The key differences between Ruffus and Leaf are shown in the following picture (Napolitano et al., 2010).
As evident, Leaf works as a real wrapper, whereas Ruffus requires a specific script structure.
Pipelines working at multi-file level.
Pipelines can be designed to interconnect different python modules. In this case, the pipeline tool will work at an “upper level”, standing above different modules. It is the philosophy underlying the most common pipeline creation software, and I would like to mention Bpipe, that is one of the most recently developed (but there are quite a lot around). Of course, as scripts in any language can work with standard streams, we are slipping a bit away from the range of “python-dedicated pipeline tools”, and learning the good ol’ GNU-make is still worthwile if you are keen to work (or in the need of working) with pipelines at a module-level.
I cannot really tell which is the best one, since the choice will depend on the project, the coder’s attitude and the specific needs. Furthermore, this post is just rattling off some few projects I got to find around, and more suggestions will be just welcome.
The role of mathematical modelling in evolutionary biology is pretty questioned, although its integral role in studies on evolution. Differently from other scientific disciplines, such as Physics or Chemistry, Biology was born as a descriptive science, and the affirmation of mathematics as an effective and indispensable part of investigation is still to be fully accomplished. In evolutionary research, an important role of mathematics is to provide a “proof-of-concept” test of verbal explanations, paralleling the way in which empirical data are used to test hypotheses.
Whereas the connection between empirical analyses and theoretical modelling is straightforward in some cases, such as the construction of likelihood functions for parameter inference and model choice, empiricists may not appreciate the importance of highly abstract models, which might not provide immediately testable predictions. Probably, skepticism stems from some misconceptions and misunderstandings about mathematical modelling, and a clarification about its role may ease the communication between experimentalists and theoretical biologists.
Some evolutionary biologists from the USA point this out in a very clear paper, published some days ago on PLOS Biology, and first-authored by Maria Servedio from the University of North Carolina. The parallels between empirical experimental techniques and proof-of-concept modeling in the scientific process are explained in the following flowchart.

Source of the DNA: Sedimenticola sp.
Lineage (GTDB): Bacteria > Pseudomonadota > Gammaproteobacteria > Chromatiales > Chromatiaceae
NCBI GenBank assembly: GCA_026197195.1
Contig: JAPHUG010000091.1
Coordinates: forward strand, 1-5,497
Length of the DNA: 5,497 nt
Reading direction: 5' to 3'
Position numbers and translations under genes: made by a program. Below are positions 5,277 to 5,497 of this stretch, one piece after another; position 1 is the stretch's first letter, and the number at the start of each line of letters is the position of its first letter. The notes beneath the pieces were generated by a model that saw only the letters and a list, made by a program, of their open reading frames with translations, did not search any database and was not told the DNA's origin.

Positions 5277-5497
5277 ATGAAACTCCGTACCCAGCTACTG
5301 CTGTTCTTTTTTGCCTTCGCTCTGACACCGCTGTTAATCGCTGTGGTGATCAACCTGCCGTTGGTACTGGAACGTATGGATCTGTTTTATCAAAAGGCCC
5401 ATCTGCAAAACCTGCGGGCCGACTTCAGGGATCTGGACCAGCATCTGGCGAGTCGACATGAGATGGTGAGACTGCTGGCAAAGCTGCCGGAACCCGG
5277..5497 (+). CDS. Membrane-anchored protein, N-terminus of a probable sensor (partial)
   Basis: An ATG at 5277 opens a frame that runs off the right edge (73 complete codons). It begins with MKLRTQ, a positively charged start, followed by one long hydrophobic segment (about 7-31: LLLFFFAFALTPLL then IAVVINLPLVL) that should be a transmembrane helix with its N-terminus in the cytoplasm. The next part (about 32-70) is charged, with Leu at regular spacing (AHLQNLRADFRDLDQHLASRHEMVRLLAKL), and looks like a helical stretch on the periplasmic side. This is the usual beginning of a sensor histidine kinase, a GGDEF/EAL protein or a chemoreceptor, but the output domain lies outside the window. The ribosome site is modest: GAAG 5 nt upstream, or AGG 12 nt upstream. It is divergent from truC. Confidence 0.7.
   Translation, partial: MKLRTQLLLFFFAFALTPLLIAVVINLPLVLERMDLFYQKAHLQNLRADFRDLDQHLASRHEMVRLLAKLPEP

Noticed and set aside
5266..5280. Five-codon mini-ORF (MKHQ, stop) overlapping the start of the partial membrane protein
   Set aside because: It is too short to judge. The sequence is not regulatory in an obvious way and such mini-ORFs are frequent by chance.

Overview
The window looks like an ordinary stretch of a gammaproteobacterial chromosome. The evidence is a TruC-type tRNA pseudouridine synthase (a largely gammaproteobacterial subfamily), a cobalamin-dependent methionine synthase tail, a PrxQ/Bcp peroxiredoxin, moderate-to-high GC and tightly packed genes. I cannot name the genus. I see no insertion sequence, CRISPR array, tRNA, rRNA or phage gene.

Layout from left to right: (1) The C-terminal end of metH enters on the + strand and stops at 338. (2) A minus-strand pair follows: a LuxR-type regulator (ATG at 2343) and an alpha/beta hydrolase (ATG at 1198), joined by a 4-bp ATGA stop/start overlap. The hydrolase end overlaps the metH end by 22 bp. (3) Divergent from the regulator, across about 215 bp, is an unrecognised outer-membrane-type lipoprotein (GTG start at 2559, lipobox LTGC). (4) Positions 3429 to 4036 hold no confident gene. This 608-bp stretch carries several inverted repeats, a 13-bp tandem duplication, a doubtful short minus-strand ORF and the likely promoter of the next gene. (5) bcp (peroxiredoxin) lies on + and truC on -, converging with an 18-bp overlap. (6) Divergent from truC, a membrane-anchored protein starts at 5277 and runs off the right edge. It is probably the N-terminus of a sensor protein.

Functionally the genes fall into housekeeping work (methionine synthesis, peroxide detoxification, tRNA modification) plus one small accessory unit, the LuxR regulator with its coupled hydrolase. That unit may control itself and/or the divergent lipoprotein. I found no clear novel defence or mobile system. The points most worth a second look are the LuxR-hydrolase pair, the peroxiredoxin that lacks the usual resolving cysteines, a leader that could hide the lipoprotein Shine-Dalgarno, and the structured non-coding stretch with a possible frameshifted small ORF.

As shown, the proof-of-concept models are best suited to test the logical correctness of verbal hypotheses, such as the effectivity certain assumptions have to lead to certain prediction. Hypotheses which assumptions are most commonly met in Nature, are instead argued to be possibly addressed by empirical approaches only.
Discussion on most common misunderstandings is centred around three main points.
The authors first argue that the main misunderstandings, in matter of mathematical modelling, happen as theoreticians are asked how they might test their proof-of- concept models empirically. The models are discussed to be themselves tests of validity of verbal assumptions, and their outcome can thus determine whether a verbal model is valid or defective.
Second, this does not mean that proof-of-concept models do not need to interact with empirical work. Actually, in most of cases, quite the contrary is true. Many vital links between theory and natural systems can be found in assumption stage, prediction stage and even in discussion stage, when empirical results are threaded into a broader conceptual framework.
Third, authors point out that a discordance between theoretical predictions and empirical data may be a great point of interest, giving to both theoreticians and experimentalists the opportunity to appreciate underrated phenomena, or to reconsider the assumptions and empirical procedures.
Despite this paper discusses in detail the role of theoretical modelling in evolutionary biology, we should take our time to reflect, in general terms, on the relationship between experimental work and mathematical modelling. I am very next to write about the criticism that is investing some of the most common algorithms for NGS data analysis, because I have the feeling that the search of proper mathematical modelling algorithms will be one of bioinformaticians’ main occupation in coming years. This article serves thus as a fair example, even if not directly applicable to all the fields of life sciences, of how the relationship between empirical and mathematical work should be properly interpreted.